Thursday, June 30, 2011

Since 1985 there are 50% fewer banks in the US making 350% more in loans*...Nothing can go wrong there, right?

The first graph below shows the change in the number of commerical  banks in the US since the mid-1980's.  I was quite surprised by the rapid decline in a relatively short period of time. Roughly a 50% drop. The slope is pretty steep considering it only represents 25 years.  Another interesting thing is that it appears recessions did not hasten the decline, which you might expect as some banks would fail--the decline just slides through the recessions like they never happened (post-2009 migth be the exception).  

Source: The New Arthurian Economics
 This next graph shows the growth in loans in Commericial/Industrial Loans (Business Loans for expansion, Capital Purchases, Accounts Receivables, etc), Real Estate (residential and commercial properties)  Loans and Loans to Consumers (Cars, Credit Cards, Student Loans, etc). Prior to 1985 banks were balanced in there portfolios of loans to these three sectors.  After 1985, there was a dramatic shift towards Real Estate loans.  Starting in the mid to late 1990's the Real Estate loan line (Red) becomes VERY steep and banks portfolios become very unbalanced (numerically and perhaps psychologically, too-- :) ).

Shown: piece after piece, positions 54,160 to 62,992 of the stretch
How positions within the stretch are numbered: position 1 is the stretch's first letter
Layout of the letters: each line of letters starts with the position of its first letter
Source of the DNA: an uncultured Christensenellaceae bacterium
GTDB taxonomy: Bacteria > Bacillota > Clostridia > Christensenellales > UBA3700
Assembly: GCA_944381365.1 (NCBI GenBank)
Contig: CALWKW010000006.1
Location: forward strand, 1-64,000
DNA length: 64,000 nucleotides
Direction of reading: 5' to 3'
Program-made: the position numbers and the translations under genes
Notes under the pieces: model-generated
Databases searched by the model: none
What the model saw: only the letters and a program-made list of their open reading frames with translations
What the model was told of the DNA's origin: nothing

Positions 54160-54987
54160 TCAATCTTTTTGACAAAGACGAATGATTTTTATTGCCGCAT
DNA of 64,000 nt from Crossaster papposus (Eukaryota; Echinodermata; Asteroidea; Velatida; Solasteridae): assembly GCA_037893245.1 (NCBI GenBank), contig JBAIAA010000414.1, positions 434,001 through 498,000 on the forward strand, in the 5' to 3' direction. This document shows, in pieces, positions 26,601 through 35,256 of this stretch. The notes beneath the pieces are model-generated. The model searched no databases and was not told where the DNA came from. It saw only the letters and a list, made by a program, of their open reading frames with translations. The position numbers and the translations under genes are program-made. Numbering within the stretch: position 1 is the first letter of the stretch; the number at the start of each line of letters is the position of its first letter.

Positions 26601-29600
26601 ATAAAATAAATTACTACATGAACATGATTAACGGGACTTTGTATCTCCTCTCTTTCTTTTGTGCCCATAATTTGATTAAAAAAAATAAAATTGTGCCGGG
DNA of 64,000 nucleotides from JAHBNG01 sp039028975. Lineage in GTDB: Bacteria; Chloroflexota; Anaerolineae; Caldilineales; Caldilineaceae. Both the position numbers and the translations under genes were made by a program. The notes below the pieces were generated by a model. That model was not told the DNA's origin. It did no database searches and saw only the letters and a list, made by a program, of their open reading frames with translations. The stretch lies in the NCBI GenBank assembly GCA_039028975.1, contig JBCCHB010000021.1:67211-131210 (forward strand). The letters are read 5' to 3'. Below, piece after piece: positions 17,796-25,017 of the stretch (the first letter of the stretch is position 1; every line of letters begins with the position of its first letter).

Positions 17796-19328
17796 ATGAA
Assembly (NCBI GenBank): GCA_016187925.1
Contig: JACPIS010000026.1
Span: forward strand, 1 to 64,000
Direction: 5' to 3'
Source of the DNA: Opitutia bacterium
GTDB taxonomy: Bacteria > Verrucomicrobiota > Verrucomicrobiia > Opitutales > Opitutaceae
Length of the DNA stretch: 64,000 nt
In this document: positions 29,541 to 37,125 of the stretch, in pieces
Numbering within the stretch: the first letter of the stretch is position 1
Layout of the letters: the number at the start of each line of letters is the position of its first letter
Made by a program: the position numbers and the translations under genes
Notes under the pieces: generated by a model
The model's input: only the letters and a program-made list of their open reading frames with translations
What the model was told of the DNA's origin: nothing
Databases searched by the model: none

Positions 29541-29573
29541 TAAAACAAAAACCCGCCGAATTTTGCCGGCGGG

Source: The New Arthurian Economics
  What happened during the period between 1985 and the late 1990's that set in motion (1) the  decline in the number of banks and (2) the rapid increase in the number/value of loans made? Hmm...fewer banks making more loans...nothing bad can happen there, right?? Yes, Art, you can play along too and correct me as needed :)

*rough, ballpark calculation just by eyeballing--- 1985 about $1.7T and in 2011 about $6T..$6T/$1.7T = 3.529 x 100 = 353%
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